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Batson, Philip

Department(s): IAMDN Executive Committee
                          Materials Science and Engineering
                          Physics and Astronomy
Research Interests: Spatially resolved Electron Energy Loss Spectroscopy (EELS) using the Scanning Transmission Electron Microscope (STEM)
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Telephone: 848-445-8248


Philip E. Batson is a Distinguished Research Professor at the Institute for Advanced Materials, Devices and Nanotechnology, (IAMDN) Rutgers University, with appointments in Physics, and Materials Science, after retirement from the IBM Thomas J. Watson Research Center in 2009. His education was at Cornell University, receiving the Ph.D. in Applied Physics in 1976.  After post-doctoral work at the Cavendish Laboratory, he moved to IBM in 1978. During the 1980’s he pioneered spatially resolved Electron Energy Loss Spectroscopy in the Scanning Transmission Electron Microscope, with studies of surface plasmon scattering in metal nanoparticle systems. Later, he explored local electronic structure in Si-Ge based materials, obtained from detailed shapes of the Si 2p core loss excitation.  Currently, he is exploring EELS in using 10 meV energy resolution in the aberration corrected STEM. For his contribution to sub-Angstrom imaging, he received the 2002-2003 Scientific American 50 Award for Leadership in Imaging Sciences.  The project to extend EELS resolution was one of two NSF projects cited by the White House in 2010 as one of "100 Recovery Act Projects that are changing America." He has authored about 200 publications and is a Fellow of the American Physical Society and the Microscopy Society of America.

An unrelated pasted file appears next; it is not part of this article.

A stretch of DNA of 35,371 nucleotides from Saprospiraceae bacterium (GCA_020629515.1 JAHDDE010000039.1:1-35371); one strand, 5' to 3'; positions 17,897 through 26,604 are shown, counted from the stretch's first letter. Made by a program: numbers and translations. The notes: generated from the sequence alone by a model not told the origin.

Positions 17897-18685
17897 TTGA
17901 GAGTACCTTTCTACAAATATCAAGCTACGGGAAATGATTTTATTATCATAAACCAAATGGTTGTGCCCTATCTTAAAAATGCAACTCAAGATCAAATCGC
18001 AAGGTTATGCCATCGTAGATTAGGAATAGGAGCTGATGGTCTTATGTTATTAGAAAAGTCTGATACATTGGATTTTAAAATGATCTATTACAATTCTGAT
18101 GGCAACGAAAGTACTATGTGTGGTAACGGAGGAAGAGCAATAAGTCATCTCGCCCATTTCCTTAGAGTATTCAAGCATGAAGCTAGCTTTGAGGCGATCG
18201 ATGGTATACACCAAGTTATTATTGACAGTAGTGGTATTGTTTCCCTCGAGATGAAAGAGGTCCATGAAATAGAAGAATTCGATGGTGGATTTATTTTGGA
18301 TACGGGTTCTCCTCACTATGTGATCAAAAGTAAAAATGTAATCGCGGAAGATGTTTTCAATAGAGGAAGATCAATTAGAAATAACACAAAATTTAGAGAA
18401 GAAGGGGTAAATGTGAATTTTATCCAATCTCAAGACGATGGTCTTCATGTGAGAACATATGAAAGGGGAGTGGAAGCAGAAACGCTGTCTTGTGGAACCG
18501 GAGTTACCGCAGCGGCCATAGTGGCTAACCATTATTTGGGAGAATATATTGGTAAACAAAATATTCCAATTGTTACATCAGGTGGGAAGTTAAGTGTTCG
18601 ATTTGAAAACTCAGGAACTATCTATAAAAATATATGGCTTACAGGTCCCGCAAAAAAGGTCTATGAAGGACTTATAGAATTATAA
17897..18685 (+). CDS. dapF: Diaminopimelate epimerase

STEM EELS Introduction
The IBM Instrument
Spatially Resolved EELS
Aberration Corrected Imaging
Dynamic Movement of Atoms
Spectrometer Description
Nion Aberration Corrector
Monochomator Project

Scanning Transmission Electron Microscopy
Electron microscopy, using aberration free electron optics, can aid semiconductor development by providing atomic level analysis of composition, structure and function in buried regions of nanoscale devices.

Image: Si [110] projection using a 0.08nm probe at 120 keV

STEM picture

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